By: 17 October 2012

The European Society of Anaesthesiology (ESA) is calling for new research into how to improve the surgical outcomes of patients, including better ways of monitoring and preventing complications in those at highest risk of death. The call comes following the publication of the European Surgical Outcomes Study (EuSOS), partly funded by ESA and published in The Lancet.

EuSOS showed that in some European countries, non-cardiac surgical mortality was higher than previously thought. “Of particular concern to ESA is that the study reveals that critical care resources do not appear to be allocated to the patients at highest risk of death,” says Professor Andreas Hoeft, Chairman of ESA’s Research Committee and co-author on The Lancet paper.

The study reveals startling differences in non-cardiac surgical mortality across European countries – in many cases higher than previous national estimates. For example, surgical mortality is 3.6% in the United Kingdom compared with previous national estimates of one to two percent. Alarmingly, 73% of those who died had never been admitted to critical care wards after their surgery. Of those that were admitted to critical care after surgery, 43% then died after being transferred to a regular ward. ESA says these findings raise questions over the allocation of these vital facilities in hospitals across Europe. Furthermore, the overall European surgical mortality figure of four percent contrasts sharply with the two percent mortality following emergency cardiac surgery, in which admission to critical care is generally standard.

“Simply calling for more intensive care unit (ICU) beds will not solve the problem. No health system in Europe can afford to transfer all surgical patients routinely to an ICU or intermediate care, as it is current practice in cardiac surgery and most neurosurgery,” says Hoeft, based at the Department of Anaesthesiology and Intensive Care Medicine, University Hospital Bonn, Germany. “New, cost-effective ways of identifying and monitoring patients at risk must be developed. These findings provide further evidence that current clinical practice fails to identify patients at risk at an early stage and to detect and treat complications early enough. We might need such cost-effective monitoring and alarm systems on regular wards in the future,” he adds.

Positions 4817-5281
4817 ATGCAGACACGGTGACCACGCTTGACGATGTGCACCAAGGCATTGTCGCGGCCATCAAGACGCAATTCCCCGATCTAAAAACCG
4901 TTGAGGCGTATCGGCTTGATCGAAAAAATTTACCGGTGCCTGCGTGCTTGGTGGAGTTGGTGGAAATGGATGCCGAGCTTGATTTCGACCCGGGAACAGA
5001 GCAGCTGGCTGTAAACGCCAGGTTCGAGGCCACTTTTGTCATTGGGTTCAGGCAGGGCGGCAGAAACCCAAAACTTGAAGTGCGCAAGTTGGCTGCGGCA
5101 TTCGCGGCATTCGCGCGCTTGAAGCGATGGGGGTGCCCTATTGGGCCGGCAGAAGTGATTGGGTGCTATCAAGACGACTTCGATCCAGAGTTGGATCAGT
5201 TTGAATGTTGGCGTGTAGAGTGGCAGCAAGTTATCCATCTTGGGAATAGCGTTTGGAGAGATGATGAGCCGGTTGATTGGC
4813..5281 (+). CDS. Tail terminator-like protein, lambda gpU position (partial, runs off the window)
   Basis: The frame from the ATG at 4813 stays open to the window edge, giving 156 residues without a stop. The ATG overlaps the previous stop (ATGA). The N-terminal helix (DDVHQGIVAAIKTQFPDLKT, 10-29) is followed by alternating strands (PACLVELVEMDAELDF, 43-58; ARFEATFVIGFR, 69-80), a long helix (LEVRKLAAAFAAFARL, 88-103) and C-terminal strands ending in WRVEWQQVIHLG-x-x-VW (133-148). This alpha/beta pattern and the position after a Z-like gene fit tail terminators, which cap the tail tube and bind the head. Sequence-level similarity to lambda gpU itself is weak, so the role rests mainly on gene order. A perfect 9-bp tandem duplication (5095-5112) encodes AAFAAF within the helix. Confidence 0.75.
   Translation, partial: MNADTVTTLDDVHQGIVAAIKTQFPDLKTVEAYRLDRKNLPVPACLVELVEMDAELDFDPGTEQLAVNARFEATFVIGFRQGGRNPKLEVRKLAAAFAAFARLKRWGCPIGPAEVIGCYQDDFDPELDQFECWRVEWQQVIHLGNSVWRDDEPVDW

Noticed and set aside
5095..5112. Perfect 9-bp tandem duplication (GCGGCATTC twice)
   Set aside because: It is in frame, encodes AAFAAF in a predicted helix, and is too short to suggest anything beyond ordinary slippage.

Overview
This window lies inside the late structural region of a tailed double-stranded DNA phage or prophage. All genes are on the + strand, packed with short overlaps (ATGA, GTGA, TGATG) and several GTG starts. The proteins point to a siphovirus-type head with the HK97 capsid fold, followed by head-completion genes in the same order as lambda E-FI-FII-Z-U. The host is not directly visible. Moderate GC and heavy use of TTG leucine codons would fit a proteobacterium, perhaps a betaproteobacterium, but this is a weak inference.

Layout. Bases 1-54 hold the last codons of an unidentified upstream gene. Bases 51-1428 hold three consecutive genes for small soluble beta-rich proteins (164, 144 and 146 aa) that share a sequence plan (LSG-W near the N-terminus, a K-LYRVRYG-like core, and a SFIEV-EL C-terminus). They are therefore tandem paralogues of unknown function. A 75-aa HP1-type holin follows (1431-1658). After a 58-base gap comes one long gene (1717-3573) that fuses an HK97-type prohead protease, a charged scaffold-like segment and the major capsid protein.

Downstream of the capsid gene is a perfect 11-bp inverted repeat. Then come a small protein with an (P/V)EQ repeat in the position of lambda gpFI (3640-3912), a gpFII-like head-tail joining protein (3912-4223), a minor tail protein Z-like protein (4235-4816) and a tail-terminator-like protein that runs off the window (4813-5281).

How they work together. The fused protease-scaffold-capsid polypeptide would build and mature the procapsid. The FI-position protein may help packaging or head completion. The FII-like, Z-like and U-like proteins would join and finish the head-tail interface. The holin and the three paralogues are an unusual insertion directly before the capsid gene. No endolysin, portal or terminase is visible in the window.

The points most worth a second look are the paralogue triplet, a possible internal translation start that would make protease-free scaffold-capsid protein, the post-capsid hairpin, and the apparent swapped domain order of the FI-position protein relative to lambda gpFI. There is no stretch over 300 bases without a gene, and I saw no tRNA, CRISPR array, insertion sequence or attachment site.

Data from EuSOS was first presented in June at Euroanaesthesia 2012, the annual congress of ESA. The study was funded through a joint research grant from ESA and the European Society of Intensive Care Medicine (ESICM). EuSOS is part of ESA’s Clinical Trials Network – an initiative set up by the society in 2010 to increase focus on the clinical research needed to help anaesthesia progress.

ESA awarded a grant for data collection and statistical analysis to EuSOS chief investigator Rupert Pearse, and also provided travel grants for study meetings.  “It’s important to note that all the centres involved in EuSOS gave their data voluntarily for the good of anaesthesiology,” concludes Hoeft. “The European Society of Anaesthesiology will strive to advance research in this area in the future, but the extent to which we can rely on voluntary contributions of the enthusiastic researchers may in future be limited, and we will need some solid funding from public sources such as Member State and European Governments to answer the questions raised by the EuSOS data.”